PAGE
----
Child's Play, Inc., sells a toy with a dangerous defect. Drew buys the toy for his son but discovers the defect before the child is injured. Drew files a suit against Child's Play. The firm's best ground for dismissal of the suit is that Drew does not have
c. standing to sue.
Lacey files a suit in Michigan against Ned over the ownership of a boat docked in a Michigan harbor. Lacey and Ned are residents of Ohio. Ned could ask for a change of venue on the ground that Ohio
d. is a more convenient location to hold the trial.
Kit loses her suit against Lou in a Minnesota state trial court. Kit appeals to the state court of appeals and loses again. Kit would appeal next to
b. the Minnesota Supreme Court.
The Idaho Supreme Court rules against Jiffy Mart in a case against Kwik Stop Stores, Inc. Jiffy Mart files an appeal with the United States Supreme Court. The Court does not hear the case. This
d. means that the Idaho court's decision is the law in Idaho.
Jason files a suit against Maybelline. If Maybelline fails to respond, Jason
c. will be awarded the remedy sought.
Liv wants to initiate a suit against Mortgage Mart Corporation by filing a complaint. The complaint should include
d. the facts showing that the court has jurisdiction.
Solar Power, Inc., files a suit against Thunder Bay Utility Company and seeks to examine certain documents in Thunder's possession. A legitimate reason for this examination is that the documents contain
a. evidence about the case.
During the trial phase of Fuel Corporation's suit against Gas Stations, Inc., their attorneys engage in voir dire. This is
d. the jury selection process.
During a trial between Laramie and Mikayla over a sale of allegedly diseased livestock, Mikayla's attorney asks questions of the plaintiff's witness Nilson. This is
a. a cross-examination.
Toppers, Inc., files a suit against Sports Cap Company. Toppers's attorney calls Renalda, the first witness, and questions her. This questioning is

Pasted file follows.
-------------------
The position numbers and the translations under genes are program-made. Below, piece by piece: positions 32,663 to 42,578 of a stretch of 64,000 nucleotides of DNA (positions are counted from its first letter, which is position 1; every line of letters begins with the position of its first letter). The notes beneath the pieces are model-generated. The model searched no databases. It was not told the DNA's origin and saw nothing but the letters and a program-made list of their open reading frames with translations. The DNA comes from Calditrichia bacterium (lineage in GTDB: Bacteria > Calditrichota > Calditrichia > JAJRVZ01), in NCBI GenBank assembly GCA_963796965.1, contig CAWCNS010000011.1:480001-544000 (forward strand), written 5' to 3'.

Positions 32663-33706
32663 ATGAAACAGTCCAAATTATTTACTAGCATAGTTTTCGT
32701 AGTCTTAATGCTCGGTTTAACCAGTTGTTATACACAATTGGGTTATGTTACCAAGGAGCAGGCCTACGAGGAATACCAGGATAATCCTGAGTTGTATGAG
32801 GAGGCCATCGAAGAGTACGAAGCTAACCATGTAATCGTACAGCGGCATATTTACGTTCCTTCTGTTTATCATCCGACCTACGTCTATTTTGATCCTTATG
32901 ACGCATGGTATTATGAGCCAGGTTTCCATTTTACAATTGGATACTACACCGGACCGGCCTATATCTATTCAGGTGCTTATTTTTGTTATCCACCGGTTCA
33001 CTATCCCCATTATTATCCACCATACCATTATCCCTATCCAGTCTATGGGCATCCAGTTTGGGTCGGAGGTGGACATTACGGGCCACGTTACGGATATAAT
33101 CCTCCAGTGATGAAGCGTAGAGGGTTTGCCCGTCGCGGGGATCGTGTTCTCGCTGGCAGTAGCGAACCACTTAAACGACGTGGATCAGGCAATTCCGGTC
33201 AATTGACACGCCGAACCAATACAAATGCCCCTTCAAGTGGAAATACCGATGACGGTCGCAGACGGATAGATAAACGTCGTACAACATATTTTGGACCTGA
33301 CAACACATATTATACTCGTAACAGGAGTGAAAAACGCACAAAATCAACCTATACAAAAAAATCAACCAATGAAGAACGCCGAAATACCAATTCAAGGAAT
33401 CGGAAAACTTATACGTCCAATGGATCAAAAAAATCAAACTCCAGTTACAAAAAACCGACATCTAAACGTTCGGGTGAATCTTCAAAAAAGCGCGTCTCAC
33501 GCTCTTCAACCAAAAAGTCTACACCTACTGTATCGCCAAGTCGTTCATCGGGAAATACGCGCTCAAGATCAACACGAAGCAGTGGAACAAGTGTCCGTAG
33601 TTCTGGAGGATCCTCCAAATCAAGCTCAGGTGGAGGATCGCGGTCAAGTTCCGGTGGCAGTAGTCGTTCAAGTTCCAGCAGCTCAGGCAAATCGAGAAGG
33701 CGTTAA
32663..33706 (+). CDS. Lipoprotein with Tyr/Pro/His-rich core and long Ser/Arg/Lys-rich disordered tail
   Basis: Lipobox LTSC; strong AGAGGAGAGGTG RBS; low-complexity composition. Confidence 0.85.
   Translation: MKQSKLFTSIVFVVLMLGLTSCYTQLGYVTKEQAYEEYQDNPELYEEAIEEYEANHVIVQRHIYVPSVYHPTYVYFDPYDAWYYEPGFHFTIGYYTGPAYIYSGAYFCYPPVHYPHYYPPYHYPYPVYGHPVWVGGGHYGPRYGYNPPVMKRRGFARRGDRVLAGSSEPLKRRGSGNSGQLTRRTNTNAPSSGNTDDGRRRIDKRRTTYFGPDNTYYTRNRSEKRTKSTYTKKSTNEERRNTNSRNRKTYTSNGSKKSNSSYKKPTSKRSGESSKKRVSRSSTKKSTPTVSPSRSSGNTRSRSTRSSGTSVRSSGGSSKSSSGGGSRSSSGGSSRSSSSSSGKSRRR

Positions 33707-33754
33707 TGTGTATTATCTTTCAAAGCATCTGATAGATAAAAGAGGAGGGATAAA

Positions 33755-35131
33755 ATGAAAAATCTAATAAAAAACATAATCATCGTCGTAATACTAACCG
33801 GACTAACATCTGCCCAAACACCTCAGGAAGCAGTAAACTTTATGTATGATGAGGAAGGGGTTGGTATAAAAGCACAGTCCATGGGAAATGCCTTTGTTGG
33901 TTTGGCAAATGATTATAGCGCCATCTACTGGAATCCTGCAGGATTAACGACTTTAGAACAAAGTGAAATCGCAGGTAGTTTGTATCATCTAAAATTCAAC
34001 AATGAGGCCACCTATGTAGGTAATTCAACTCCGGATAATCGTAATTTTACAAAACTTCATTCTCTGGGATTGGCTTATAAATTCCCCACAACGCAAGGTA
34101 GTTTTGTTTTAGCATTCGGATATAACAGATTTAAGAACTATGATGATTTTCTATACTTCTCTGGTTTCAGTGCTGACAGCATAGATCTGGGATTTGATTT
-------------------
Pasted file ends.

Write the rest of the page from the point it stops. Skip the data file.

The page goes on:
b. direct examination.
Irma files a civil suit against Jim. To succeed, Irma must prove her case
b. by a preponderance of the evidence.
In Brick 'n Mortar Corporation's suit against Online Mall, Inc. (OMI), the jury re¬turns a verdict in Brick 'n Mortar's favor. OMI files a motion asking the judge to set aside the verdict and begin new proceedings. This is a mo¬tion for
c. a new trial.
In Chickenpot Cafe's suit against Dawg Carts, Inc., the jury returns a verdict in Chickenpot's favor. Chickenpot will most likely ask the court to enter
a. a judgment in accordance with the verdict.
In Midnight Motel's suit against Natural Mattress Company, the jury returns a verdict in Midnight's favor. Natural files a motion stating that even if the evi¬dence is viewed in the light most favorable to Midnight, a reasonable jury should not have found in its favor. This is a motion for
d. judgment n.o.v.
Stefani files a suit against Thomasina. The document that informs Thomasina that she is required to answer the complaint is
d. the summons.
In Phil's suit against Riley, the court issues a judgment in Riley's favor. If the case is appealed to an appropriate court of appeals, the appellate court will hear
c. none of the evidence.
The courts can decide whether the other branches of government have acted within the scope of their constitutional authority.
Minimum contacts with a jurisdiction can be sufficient to support jurisdiction over a nonresident defendant.
Federal courts have jurisdiction over any case involving citizens of different states regardless of the amount in controversy.
Concurrent jurisdiction exists when neither federal nor state courts have the power to hear a particular case.
A court cannot exercise jurisdiction over an out-of-state defendant who has only done business in the state over the Internet.
A justiciable controversy is a case in which the court's decision—the "jus¬tice" that will be served—will be controversial.
A default judgment is entered against a party who fails to respond to the allegations in a complaint.
If a discovery request involves confidential business information, the scope of the request can be limited.
Hearsay evidence is testimony about a statement made by someone who was not under oath at the time.
The Ohio state legislature passes a law to regulate local delivery serv¬ices. The final authority regarding the constitutionality of this law is
a. the judicial system.
Ginger wants to file a suit against Fred. For a court to hear the case
b. the court must have jurisdiction.
The case of Max v. National Credit Co. is heard in a trial court. The case of O! Boy! Ice Cream Co. v. Pickled Peppers, Inc., is heard in an appellate court. The difference between a trial and an appellate court is whether
a. a trial is being held.
Tyler, a citizen of Utah, files a suit in a Utah state court against Veritas Sales Corporation, a Washington state company that does business in Utah. The court has original jurisdiction, which means that